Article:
Then there’s Plessie, who you can ride through water levels. You can go inside Koopa Trooper shells once you’ve knocked them out, you can get an auto-firing cannon on your head, the tanooki suit returns from 3D Land, not forgetting the transparent pipes which allow for even more exploration and hidden surprises – there’s just so much to play around with as you rinse each level dry, and all of it is blissfully enjoyable.
Speaking of the levels, as we’ve come to expect these days, the design is exquisite, borderline perfect at times. Even in multiplayer (up to four players, local-only) they don’t break or frustrate. Adding players means that you’re sharing lives and screen time, and if a player strays too far into the level, slower players will quickly pop into a bubble and catch up. The second-long pause when you take a hit from an enemy returns from previous multiplayer Super Mario titles, but the 3D nature of the levels themselves mean that you’re rarely sharing exactly the same plane of existence, so frustration is minimised.
Levels also change depending on the number of players present, and the aforementioned block with a “2” on it will change to a “4” in 2-player mode, and so on. At the end of a level, players will be rated based on their contribution to the overall score, the winner will wear a crown for the next level, as if to remind the other players: “I’m the best. Come at me, bro”.
The Wii U’s Gamepad isn’t relegated to being just a controller, either, as it can reveal hidden blocks and secrets via touch. There are also sections that require you to blow into the Gamepad mic, cribbed from games like NintendoLand. Blowing not only moves platforms, but can also reveal secrets here and there. On top of that there are static platforms sections that you need to touch to bring them out of the background to allow progress and, of course, the entire game is playable with just the GamePad.
You may have noticed at this point, I’ve barely touched upon how it looks or sounds, which is because Mario feels so right in HD that it’s something you almost forget upon playing. There are some truly special moments that are made by the visuals, just as there were in 3D Land, such as underground sections that use excellent shadow work to reveal the collectible stars and hidden enemies. But it’s the attention to detail that really shines through. Even on the world map, Mario will look over his shoulder, have small reactions. He’ll look scared in a ghost house, and combined with the moment to moment play, there’s not a single level that didn’t make me exclaim “Oh my God!” on first playthrough, so incredulous was I at the confident execution of just about everything on show.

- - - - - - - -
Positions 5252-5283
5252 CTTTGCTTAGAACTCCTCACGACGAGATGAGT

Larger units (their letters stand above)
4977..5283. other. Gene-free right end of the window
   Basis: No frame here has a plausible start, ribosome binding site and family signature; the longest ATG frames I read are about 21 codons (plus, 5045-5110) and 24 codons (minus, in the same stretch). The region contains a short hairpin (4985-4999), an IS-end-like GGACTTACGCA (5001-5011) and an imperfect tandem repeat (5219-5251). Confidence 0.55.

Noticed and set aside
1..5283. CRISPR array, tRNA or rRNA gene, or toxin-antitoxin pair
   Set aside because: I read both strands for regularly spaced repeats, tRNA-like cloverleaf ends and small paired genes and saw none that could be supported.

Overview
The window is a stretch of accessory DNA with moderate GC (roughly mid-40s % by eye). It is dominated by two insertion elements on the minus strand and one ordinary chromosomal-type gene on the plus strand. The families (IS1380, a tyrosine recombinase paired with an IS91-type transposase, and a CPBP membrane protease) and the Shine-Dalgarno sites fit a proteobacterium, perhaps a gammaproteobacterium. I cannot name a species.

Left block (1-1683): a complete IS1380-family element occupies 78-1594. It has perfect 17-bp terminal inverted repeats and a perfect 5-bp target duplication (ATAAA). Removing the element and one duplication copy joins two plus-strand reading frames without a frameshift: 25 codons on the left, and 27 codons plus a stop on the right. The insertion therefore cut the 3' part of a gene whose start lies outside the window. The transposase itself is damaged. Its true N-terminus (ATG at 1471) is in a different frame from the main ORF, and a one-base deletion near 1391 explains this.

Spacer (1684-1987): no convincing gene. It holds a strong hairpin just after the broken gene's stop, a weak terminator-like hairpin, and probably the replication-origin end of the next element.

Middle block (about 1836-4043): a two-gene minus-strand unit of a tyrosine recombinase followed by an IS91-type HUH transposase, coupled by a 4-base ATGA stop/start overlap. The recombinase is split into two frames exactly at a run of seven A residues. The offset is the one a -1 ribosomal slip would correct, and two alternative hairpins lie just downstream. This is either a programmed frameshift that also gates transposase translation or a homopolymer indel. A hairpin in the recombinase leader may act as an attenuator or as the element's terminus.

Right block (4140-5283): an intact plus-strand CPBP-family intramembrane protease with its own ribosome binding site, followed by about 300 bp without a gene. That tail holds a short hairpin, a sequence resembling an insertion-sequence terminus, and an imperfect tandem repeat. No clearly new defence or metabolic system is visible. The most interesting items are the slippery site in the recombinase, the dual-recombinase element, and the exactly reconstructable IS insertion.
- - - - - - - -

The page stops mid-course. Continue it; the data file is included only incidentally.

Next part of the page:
Audio is top-notch, with some callbacks to older games (the Super Mario Bros. 3 Toad house music) and, honestly, 3D World really does look exceptionally pretty – whether it’s the first set of levels in grassy areas, or the icy third world. In fact, if there’s a complaint to be aimed at 3D World, it’s that the levels follow the tried and tested method: grassy, desert, ice-world, and so on. It’s a minor grievance, really, as there are so many new ideas elsewhere.
VERDICT: Super Mario 3D World is a triumph from start to finish. Beautiful, colourful, amusing, and bereft of any cynicism whatsoever. A utter breath of fresh air that plays like a dream; this is almost certainly the game Nintendo should have launched the Wii U with. However, here we are, finally getting the incredible Mario title we deserve.
Next up for this treatment: Zelda, right?
INCREDIBLE. This is the pinnacle of our scoring spectrum, reserved for games that truly affect us, that capture our imagination so completely that they affect the standard by which we measure future games. 10/10 is not a declaration of perfection, but an assurance that the game in question is of amazingly high quality and has exceeded our expectations.
Review copy provided by the publisher.